DC’s successful attempt at dark, beautiful, masterfully-acted character study
One might think that Todd Phillips’ Joker is simply just another comic book movie to plague the screens of cinemas this year. One may believe that it is nothing but another desperate take on the titular character by the executives at DC, and would likely pale in comparison to that of Heath Ledger’s masterful performance in 2008’s The Dark Knight. One might think a movie with this subject matter could not possibly capture an accurate portrait of mental health, poverty, or a descent into madness by an average citizen. Fortunately, one would be very, very wrong.
It may be needless to say, but Joker is not a film for everyone. Despite its masterful performances by some of the top talent working in Hollywood today, a beautiful, haunting soundtrack by one of Iceland’s best composers, or a script that weaves together just the right amount of Batman and DC lore into a perfect self-contained story, the story is dark, and not for the faint of heart. Joker tells the tale of a man so beaten-down by society that he breaks, setting him on a quest to find the only thing that gives his life purpose in a world full of people who otherwise wouldn’t care about him. Joker, despite what you may think, is a masterfully-crafted film about one man’s search for identity.
For some context, here’s a brief, spoiler-free summary about the film. Set in Gotham City in the early 1980’s, lead actor Joaquin Phoenix plays the character of Arthur Fleck, a poor, failing comedian and party clown who barely makes enough money to afford his own medication and food to feed him and his mother, with whom he lives in a run-down apartment. Arthur suffers from a number of mental illnesses, including a brain condition known as the pseudobulbar effect— an emotional disturbance characterized by uncontrollable bouts of laughing. Frances Conroy, famous for her roles in American Horror Story, plays the role of Arthur’s mother Penny Fleck, a woman confined to her apartment due to health issues in her old age. Penny, however, finds hope day-to-day by writing to Thomas Wayne (yes, that Thomas Wayne!) for whom she worked for in her youth. The two get along just fine; they have a tradition of watching The Murray Franklin Show (think ‘Jimmy Kimmel,’ but set in the 80’s) every night, with Arthur often fantasizing about one day making it onto the show himself.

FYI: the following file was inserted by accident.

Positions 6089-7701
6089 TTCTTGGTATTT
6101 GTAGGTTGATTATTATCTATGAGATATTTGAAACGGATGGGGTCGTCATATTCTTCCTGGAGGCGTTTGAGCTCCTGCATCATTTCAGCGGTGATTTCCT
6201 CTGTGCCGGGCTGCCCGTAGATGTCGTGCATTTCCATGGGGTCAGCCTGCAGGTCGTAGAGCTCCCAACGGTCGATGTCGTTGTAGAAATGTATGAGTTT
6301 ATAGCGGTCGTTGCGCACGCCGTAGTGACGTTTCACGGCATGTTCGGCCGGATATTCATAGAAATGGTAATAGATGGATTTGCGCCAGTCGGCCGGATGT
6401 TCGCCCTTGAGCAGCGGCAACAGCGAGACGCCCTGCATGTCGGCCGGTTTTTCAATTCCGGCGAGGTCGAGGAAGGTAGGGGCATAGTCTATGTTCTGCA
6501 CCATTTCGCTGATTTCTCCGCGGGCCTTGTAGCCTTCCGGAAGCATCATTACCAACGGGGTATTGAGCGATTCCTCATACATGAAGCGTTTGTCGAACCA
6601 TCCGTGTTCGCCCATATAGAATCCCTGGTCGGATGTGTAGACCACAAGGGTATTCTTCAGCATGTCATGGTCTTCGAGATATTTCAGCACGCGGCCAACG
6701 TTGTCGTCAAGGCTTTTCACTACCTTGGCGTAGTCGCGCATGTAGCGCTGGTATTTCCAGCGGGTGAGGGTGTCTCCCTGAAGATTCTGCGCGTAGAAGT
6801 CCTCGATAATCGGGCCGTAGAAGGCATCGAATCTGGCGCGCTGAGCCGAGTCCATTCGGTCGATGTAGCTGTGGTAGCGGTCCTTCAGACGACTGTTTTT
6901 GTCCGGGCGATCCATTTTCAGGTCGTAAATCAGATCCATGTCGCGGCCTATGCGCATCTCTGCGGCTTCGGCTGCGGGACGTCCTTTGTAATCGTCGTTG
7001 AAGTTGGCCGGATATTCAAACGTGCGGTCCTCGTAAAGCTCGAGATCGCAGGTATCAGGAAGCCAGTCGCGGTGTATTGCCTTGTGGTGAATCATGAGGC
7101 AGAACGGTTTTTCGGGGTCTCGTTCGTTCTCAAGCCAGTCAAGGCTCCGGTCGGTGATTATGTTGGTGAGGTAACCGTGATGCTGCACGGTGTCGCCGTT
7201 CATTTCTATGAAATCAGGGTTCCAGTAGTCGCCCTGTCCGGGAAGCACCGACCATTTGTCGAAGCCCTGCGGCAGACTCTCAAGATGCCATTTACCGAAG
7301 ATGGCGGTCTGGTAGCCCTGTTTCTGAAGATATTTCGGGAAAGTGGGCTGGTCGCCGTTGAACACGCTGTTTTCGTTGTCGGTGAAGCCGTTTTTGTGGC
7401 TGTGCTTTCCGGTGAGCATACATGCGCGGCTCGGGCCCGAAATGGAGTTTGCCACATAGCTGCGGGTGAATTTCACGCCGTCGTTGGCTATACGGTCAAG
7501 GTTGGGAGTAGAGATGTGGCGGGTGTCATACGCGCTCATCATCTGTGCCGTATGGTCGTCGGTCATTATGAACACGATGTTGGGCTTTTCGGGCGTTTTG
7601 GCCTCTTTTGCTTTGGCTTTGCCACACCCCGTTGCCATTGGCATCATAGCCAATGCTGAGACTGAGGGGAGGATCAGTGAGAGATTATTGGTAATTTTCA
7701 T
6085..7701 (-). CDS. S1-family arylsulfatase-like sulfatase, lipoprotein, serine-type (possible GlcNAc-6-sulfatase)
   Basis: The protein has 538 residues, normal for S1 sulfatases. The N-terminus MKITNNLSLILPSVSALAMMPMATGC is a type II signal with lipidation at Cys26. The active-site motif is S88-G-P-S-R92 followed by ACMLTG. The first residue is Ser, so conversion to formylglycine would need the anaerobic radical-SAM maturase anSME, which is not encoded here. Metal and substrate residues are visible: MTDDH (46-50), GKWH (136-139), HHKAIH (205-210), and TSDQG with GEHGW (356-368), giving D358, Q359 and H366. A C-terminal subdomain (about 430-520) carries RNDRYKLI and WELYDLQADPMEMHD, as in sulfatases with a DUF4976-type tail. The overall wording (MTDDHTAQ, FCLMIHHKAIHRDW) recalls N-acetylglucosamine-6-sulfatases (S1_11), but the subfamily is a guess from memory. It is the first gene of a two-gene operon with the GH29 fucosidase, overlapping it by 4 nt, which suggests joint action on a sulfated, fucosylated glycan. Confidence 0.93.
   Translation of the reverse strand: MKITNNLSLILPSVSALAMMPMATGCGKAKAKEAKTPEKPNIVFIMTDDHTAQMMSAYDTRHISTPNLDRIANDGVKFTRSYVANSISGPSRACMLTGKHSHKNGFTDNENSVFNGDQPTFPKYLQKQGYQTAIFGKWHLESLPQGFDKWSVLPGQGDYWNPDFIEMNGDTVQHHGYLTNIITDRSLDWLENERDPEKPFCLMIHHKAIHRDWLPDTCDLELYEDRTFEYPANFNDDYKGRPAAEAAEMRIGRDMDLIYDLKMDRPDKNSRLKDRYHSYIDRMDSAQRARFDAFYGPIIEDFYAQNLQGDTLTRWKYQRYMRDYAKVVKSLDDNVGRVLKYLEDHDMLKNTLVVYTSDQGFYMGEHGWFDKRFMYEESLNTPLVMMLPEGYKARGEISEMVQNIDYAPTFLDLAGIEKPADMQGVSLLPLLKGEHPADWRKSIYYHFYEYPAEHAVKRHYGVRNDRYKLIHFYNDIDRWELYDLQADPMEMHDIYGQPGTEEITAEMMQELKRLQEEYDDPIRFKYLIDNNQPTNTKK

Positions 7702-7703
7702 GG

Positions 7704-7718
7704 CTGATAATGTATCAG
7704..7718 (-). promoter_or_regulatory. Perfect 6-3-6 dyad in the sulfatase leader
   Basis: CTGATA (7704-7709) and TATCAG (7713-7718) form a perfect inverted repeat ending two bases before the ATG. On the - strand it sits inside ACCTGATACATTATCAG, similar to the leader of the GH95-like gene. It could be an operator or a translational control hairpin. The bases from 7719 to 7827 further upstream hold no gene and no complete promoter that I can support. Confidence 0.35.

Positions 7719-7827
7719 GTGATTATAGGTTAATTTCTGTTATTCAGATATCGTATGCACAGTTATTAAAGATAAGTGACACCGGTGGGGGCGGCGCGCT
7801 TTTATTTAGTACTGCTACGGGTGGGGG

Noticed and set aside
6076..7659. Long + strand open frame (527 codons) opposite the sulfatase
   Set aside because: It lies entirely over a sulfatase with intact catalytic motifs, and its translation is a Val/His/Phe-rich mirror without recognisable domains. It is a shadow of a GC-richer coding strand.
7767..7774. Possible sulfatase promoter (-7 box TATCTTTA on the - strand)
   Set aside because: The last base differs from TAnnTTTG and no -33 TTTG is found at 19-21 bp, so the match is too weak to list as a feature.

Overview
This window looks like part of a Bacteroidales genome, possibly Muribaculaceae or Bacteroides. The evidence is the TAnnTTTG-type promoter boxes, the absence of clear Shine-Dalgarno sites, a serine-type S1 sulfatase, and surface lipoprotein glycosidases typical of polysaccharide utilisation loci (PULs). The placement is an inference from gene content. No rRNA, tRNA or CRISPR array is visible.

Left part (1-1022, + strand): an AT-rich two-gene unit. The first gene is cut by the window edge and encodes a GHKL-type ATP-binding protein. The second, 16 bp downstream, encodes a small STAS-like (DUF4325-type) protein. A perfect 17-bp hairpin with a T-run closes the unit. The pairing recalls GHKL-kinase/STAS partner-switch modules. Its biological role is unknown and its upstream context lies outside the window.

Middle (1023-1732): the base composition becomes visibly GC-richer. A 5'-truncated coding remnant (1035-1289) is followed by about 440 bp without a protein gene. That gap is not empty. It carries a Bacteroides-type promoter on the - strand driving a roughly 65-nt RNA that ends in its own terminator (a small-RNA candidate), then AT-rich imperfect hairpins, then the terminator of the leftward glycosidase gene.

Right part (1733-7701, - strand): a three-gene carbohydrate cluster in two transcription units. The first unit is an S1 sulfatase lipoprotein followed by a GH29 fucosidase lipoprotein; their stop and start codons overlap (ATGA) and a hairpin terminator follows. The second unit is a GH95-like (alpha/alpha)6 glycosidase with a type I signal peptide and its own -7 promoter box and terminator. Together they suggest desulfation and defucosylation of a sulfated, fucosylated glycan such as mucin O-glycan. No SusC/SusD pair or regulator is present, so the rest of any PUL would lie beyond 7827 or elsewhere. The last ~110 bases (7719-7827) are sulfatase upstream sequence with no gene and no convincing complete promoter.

However, as the city of Gotham falls apart around Arthur and his mother leaving them to suffer from cutbacks and programs that once helped the pair, Arthur’s life begins to shatter under the totalitarianism of Gotham’s elite. Subjected to the brutality of citizens who criticize him for his appearance and condition, Arthur’s mental state begins to wane as he also starts to uncover secrets about himself and his mother, leading him down a dark road of self-discovery.
Joker’s cast is likely the greatest part of the film, star-studded with the likes of Phoenix himself, as well as Robert De Niro and Zazie Beetz (Deadpool 2, Atlanta). Joker provides audiences with yet another outlet for lead actor Joaquin Phoenix to show his masterful prowess in front of a camera, delivering a dark, mystifying performance as a character most viewers thought they already fully understood. Previously known for his work in Her, The Master, Gladiator or 2017’s You Were Never Really Here, Phoenix has consistently proven himself to be one of the greatest actors working today, capable of showing complex, raw emotion during any project he takes on.
Despite Phoenix famously being known for being anxious on movie sets (even though he has acted since he was a child) he manages to deliver a deep, emotion-heavy performance as the character of Arthur Fleck, tackling, and embodying, an incredible take on mental illness. Phoenix is easily one of the greatest parts of the film, rivaled only by its soundtrack composed by classically-trained Icelandic cellist Hildur Guðnadóttir.
While I might be a bit of a biased source, Joker really does accomplish something I think few people thought it could manage. Phoenix’s performance is pitch-perfect, offering up just the right of comedy, horror, and dark, melancholic sadness for a character you really shouldn’t be rooting for, even though you will, even to the final shot of the film. That final shot happens to be my only critique of the movie, summed up better in other reviews as something along the lines of “the director’s inability to choose what beautifully-shot frame to end the film on.”
The final act of the film does extend for a few minutes longer than I think it should, but really, I still can’t complain— I have seen the film twice now, and would gladly watch it again if I were given a chance. Joker offers everything a comic book fan could want, as well as any fan of cinema as a whole.
~Ben Sties, Staff Writer~